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SearchProtocolHost.exe And SearchIndexer.exe Causing High CPU Usage

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SearchProtocolHost.exe SearchIndexer.exe High CPU

BRUCE OSTROM asked on February 22, 2013. Status: Answered & Closed.

SearchProtocolHost.exe And SearchIndexer.exe Causing High CPU Usage

» SearchProtocolHost.exe, SearchIndexer.exe, etc.:This takes up about 60-100% of my computers RAM and CPU. I tried deleting my search index, then letting it re-index all of my files. Did not help, continued to constantly re-index my files while I was using my computer. I have removed it from my startup menu. I even had to turn it OFF.


Best Answer

» SearchProtocolHost.exe is a executable software module that may have been preinstalled on your computer. The exact folder location for this file is C:\Windows\system32\SearchProtocolHost.

SearchIndexer.exe is the Windows service that handles indexing of your files for Windows Search, which fuels the file search engine built into Windows that powers everything from the Start Menu search box to Windows Explorer, and even the Libraries feature. If you want to stop the service from running, you can open up Services through Control Panel, or type in services.msc into the Start Menu search box. Once you’re there, you can find Windows Search in the list and click the Stop button.

How To Make SearchIndexer Use Less RAM or CPU? Cut down on the amount of data that you’re indexing. You’ll need to open up the Indexing Options through the Control Panel or Start Menu search box to make the changes. The first thing you should notice is the Pause button on this window, which can pause indexing for up to 15 minutes.

Any malware can be named anything - so you should check where the files of the running processes are located on your disk. If a "non-Microsoft" .exe file is located in the C:\Windows or C:\Windows\System32 folder, then there is a high risk for a virus, spyware, trojan(Trojan:Win32/AgentOff) or worm infection! Then you have to remove it by an anti-virus software. But you haven’t been aware of the side-effects of doing so: removing a virus can be as dramatic as the aftermath of a disaster.

After eradicating a virus or other form of virus infection, Windows is left in a somewhat broken state. This time, I would like to recommend DLL Suite to you. DLL Suite has one special feature targeted to fix virus infection problem and thus fix slow PC performance.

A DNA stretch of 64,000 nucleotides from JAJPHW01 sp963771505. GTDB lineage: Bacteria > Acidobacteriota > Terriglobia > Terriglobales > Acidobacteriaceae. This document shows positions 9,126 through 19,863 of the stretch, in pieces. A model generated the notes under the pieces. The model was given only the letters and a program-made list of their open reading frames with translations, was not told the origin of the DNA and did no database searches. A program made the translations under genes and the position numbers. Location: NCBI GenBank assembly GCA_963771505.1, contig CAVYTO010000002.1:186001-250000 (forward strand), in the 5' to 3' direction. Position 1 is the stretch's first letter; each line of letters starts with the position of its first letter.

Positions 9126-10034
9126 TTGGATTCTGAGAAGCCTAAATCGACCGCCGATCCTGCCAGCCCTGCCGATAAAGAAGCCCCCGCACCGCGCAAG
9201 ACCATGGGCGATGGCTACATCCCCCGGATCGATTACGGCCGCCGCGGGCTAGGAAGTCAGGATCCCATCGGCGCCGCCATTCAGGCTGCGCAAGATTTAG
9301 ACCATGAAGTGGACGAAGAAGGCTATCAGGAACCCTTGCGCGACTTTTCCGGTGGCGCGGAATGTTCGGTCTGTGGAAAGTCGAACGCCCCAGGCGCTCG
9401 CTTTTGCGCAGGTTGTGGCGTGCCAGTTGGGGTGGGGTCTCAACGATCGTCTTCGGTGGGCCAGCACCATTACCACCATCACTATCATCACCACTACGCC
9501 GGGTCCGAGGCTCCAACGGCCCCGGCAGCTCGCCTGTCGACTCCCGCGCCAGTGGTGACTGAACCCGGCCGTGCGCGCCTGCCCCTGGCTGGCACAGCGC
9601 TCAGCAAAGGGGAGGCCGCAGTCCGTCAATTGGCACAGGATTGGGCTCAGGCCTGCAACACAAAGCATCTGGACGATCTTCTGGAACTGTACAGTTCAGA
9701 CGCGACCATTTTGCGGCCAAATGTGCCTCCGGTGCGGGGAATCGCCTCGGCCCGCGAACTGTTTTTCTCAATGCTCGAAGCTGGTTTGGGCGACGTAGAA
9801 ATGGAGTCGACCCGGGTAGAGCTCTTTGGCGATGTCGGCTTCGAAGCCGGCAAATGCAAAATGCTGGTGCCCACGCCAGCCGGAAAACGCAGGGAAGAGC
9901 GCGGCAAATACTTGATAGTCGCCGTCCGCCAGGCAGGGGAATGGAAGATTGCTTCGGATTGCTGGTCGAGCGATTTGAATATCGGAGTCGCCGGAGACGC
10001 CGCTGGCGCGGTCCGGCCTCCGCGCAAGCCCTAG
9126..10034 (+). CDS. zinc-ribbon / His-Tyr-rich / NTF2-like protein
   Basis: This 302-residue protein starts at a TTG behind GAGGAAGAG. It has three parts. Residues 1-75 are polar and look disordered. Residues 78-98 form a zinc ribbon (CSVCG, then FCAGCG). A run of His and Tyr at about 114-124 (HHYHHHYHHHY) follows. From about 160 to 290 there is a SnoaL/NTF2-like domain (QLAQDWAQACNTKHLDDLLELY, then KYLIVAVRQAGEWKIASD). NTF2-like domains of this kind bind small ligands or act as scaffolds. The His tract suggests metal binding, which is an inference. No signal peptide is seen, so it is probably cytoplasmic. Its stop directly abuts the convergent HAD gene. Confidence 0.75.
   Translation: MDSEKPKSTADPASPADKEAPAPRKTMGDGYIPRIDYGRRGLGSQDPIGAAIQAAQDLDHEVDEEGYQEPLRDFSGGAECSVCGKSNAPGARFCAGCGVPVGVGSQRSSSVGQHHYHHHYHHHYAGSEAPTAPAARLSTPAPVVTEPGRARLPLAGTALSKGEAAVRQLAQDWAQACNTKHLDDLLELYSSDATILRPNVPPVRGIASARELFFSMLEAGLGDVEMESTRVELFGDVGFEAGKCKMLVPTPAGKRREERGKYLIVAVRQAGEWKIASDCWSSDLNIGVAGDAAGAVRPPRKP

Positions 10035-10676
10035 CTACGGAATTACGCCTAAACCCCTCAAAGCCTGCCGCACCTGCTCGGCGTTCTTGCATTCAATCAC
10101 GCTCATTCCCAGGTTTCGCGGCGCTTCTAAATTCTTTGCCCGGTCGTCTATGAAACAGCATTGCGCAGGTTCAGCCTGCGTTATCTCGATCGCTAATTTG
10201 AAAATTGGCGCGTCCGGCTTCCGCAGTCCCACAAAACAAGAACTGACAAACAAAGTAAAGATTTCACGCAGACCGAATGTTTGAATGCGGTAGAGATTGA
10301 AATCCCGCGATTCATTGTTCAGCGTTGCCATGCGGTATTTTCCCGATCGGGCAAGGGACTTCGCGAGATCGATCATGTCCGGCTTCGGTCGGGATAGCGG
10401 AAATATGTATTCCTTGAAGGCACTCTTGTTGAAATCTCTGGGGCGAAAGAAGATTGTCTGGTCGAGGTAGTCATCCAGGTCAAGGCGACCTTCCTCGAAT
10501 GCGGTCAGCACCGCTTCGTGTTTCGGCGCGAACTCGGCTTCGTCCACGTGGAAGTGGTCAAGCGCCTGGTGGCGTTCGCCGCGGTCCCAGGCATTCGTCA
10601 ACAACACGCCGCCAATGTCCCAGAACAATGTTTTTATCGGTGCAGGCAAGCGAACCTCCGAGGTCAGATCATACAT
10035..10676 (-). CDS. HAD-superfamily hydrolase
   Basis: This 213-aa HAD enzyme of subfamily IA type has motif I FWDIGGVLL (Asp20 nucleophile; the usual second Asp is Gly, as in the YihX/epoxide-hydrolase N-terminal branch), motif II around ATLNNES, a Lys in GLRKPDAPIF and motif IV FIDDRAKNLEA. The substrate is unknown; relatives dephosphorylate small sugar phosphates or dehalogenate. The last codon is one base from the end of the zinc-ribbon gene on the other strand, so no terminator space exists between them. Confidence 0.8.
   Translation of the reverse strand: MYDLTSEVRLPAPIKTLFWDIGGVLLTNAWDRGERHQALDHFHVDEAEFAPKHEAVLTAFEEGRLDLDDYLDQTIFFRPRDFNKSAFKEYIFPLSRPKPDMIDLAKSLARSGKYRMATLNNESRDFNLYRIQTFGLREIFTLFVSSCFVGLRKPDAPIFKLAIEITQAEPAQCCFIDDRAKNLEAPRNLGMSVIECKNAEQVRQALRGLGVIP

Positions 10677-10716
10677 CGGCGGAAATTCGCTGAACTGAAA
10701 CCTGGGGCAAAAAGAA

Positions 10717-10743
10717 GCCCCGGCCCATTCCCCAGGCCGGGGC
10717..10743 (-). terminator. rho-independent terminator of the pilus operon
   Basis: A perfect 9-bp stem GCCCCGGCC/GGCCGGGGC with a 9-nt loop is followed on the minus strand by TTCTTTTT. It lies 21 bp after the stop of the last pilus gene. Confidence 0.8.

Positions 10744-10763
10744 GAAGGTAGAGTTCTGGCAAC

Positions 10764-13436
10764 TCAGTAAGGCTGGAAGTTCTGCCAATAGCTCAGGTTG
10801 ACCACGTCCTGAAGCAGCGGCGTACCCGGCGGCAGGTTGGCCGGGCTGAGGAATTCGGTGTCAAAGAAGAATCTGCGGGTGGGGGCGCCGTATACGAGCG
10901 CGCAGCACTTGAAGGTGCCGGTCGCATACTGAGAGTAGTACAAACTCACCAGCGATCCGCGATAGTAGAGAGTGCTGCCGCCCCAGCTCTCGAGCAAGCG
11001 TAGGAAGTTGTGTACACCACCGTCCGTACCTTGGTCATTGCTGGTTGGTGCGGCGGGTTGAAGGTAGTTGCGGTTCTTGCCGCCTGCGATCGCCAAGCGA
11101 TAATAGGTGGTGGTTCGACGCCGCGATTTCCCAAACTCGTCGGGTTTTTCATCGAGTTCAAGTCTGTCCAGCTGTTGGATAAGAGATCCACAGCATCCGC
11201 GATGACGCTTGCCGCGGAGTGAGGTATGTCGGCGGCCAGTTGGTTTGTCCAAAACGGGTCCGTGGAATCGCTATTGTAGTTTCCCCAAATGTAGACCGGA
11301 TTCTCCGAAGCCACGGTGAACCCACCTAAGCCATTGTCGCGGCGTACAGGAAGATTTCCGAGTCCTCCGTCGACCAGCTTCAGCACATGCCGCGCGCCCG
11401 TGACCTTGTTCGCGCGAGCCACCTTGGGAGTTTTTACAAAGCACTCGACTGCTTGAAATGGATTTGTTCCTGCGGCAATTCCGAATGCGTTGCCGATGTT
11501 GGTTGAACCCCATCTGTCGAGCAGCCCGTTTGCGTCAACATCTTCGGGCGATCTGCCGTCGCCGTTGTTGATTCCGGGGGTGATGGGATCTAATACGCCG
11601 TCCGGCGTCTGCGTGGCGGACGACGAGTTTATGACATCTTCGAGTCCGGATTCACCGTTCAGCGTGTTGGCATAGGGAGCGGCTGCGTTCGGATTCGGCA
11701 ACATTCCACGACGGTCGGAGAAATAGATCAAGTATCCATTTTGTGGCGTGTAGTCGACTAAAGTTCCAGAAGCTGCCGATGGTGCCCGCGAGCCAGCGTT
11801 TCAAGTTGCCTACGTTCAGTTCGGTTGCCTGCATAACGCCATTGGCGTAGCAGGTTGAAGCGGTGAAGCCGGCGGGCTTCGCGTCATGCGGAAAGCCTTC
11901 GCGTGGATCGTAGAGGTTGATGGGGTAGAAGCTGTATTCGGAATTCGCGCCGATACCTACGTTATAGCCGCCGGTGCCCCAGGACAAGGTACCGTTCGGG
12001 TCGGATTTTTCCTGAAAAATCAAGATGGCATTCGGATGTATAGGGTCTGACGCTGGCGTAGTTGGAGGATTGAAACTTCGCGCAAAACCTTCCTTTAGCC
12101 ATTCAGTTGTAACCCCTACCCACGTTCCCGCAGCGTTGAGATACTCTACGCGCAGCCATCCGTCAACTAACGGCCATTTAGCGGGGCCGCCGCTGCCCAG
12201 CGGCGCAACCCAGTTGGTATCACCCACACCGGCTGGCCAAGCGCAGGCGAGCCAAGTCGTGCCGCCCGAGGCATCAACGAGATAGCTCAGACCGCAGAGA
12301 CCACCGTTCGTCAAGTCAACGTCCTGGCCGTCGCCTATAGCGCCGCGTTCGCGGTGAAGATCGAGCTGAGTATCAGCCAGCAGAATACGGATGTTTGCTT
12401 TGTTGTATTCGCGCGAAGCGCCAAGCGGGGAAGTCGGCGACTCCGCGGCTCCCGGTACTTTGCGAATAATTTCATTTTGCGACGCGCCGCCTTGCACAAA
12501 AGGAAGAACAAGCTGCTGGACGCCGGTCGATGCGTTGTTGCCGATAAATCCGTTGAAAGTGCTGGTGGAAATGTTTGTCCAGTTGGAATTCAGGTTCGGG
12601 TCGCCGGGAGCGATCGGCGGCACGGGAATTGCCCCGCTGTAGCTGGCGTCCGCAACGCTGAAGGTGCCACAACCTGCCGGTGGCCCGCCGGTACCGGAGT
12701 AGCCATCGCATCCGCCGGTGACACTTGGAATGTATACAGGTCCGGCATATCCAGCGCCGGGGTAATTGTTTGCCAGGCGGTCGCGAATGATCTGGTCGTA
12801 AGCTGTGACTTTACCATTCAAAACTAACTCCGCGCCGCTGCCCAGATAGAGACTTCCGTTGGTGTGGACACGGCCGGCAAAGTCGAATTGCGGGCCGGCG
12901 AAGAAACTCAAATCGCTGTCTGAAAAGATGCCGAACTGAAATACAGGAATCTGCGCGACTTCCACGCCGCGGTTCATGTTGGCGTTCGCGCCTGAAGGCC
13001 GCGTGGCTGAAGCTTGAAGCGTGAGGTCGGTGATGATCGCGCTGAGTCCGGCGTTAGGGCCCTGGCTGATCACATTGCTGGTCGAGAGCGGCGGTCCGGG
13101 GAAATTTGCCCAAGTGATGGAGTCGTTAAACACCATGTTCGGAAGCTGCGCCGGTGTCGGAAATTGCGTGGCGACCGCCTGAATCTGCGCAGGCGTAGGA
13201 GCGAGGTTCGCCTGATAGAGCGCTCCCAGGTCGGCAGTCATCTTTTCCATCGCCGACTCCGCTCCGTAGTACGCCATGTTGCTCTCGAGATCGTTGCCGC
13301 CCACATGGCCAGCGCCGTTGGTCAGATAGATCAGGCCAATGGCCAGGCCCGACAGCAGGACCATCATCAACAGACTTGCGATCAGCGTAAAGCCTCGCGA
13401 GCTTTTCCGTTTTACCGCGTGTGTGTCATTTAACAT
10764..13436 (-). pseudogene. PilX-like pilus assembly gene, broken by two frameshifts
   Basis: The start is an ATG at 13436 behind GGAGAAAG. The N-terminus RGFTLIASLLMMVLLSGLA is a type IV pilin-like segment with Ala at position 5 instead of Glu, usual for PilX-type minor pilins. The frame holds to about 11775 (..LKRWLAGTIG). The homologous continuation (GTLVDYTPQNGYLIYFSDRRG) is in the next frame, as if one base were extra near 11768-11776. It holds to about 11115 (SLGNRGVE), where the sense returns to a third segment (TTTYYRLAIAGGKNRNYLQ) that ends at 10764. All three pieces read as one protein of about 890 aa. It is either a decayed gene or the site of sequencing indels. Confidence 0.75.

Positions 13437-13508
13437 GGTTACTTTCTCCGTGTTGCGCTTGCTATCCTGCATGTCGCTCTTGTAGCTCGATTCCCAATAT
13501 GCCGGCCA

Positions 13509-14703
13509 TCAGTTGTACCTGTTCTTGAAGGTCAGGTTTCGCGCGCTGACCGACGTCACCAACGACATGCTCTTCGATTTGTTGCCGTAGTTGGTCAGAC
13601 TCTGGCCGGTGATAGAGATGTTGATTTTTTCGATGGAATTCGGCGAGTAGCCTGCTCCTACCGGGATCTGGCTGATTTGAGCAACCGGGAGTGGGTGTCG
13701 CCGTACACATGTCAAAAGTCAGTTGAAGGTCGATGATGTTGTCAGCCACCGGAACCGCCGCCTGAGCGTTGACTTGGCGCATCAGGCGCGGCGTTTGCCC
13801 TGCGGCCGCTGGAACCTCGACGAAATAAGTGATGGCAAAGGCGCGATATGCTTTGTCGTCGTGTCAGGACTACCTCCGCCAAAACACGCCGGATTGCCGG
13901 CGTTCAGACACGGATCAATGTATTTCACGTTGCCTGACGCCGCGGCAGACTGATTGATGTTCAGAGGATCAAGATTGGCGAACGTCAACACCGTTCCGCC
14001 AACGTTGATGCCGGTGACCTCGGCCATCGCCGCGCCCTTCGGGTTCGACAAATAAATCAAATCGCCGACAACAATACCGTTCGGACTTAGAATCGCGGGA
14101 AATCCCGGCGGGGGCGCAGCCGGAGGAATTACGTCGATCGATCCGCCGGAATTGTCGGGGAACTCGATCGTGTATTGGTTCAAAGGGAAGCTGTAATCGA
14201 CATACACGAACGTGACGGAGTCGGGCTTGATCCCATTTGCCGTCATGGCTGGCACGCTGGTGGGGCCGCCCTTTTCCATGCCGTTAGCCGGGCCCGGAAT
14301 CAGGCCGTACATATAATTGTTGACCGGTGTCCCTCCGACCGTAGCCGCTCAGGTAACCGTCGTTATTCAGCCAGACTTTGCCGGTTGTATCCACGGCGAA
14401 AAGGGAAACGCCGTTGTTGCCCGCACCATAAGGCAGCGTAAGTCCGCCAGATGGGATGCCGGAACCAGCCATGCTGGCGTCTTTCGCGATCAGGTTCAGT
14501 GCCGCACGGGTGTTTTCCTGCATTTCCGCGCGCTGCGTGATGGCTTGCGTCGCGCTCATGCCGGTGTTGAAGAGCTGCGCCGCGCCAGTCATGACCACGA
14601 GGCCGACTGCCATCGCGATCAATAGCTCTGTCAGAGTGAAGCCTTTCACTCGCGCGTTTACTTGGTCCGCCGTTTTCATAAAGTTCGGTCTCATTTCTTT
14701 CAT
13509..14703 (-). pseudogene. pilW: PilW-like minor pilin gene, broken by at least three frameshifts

JAMES NESMITH replied on February 28, 2013


All Answers:

  1. JOHN SCHNEIDER replied on February 22, 2013: » Check in clean boot and run a virus scan http://www.techgenie.com/latest/how-to-perform-clean-boot-in-windows-7/
    http://www.ehow.com/how_5331553_clean-boot-windows.html

  2. BRUCE OSTROM replied on February 22, 2013: » My virus scan came clean My Malware scan came clean. I can't test in clean boot. The problems exist when I am online, and I cannot use my dialup in any of the boot options

  3. MARY HOLLAND replied on February 23, 2013: » You can try a system restore to before you installed the update 4 weeks ago. This may not be a possibility but you can make a back copy of data, email, pictures etc before completing the system restore

    To choose a System Restore point: From the Desktop click the Pearl (start) button; In the Search Field type "System Restore" and hit enter; Once System Restore is open, select the option "choose a different restore point" and hit next.

    Once on the next screen, pick a restore point to go back to when it last worked for you. Once you select the restore point, click next, then select finish, this will start the restore process.

  4. BRUCE OSTROM replied on February 24, 2013: » I did do a system restore when I removed the update. I can actually try it again. The same time/date too. Should I?

    I have since my last contact tried Malwarebytes and did a full scan, and it found 4 items. None of them considered dangerous. They are a part of the registry.

    The only ONE it had checked [for removal] was a "Trojan (BHO). Not dangerous". I removed it and rebooted, but everything is the same.

  5. NEAL SHENOY replied on February 27, 2013: » BHO's may be labeled a Trojan because of the way they coded and how they interact with the browser, but the resulting behavior is not always malicious.

    Spyware is similar. While not generally intentionally malicious it is using information from your browsing habits without your knowledge to benefit business, and this information gathering can sometimes use a lot of your machines resources without your knowledge and result in low performance.

    One possibility for the problems with your Windows updates and Java is Norton and Malware Fighter. Try disabling both of them when you do your updates. Also, if you are running Malware Fighter in resident with Norton the two may be conflicting.

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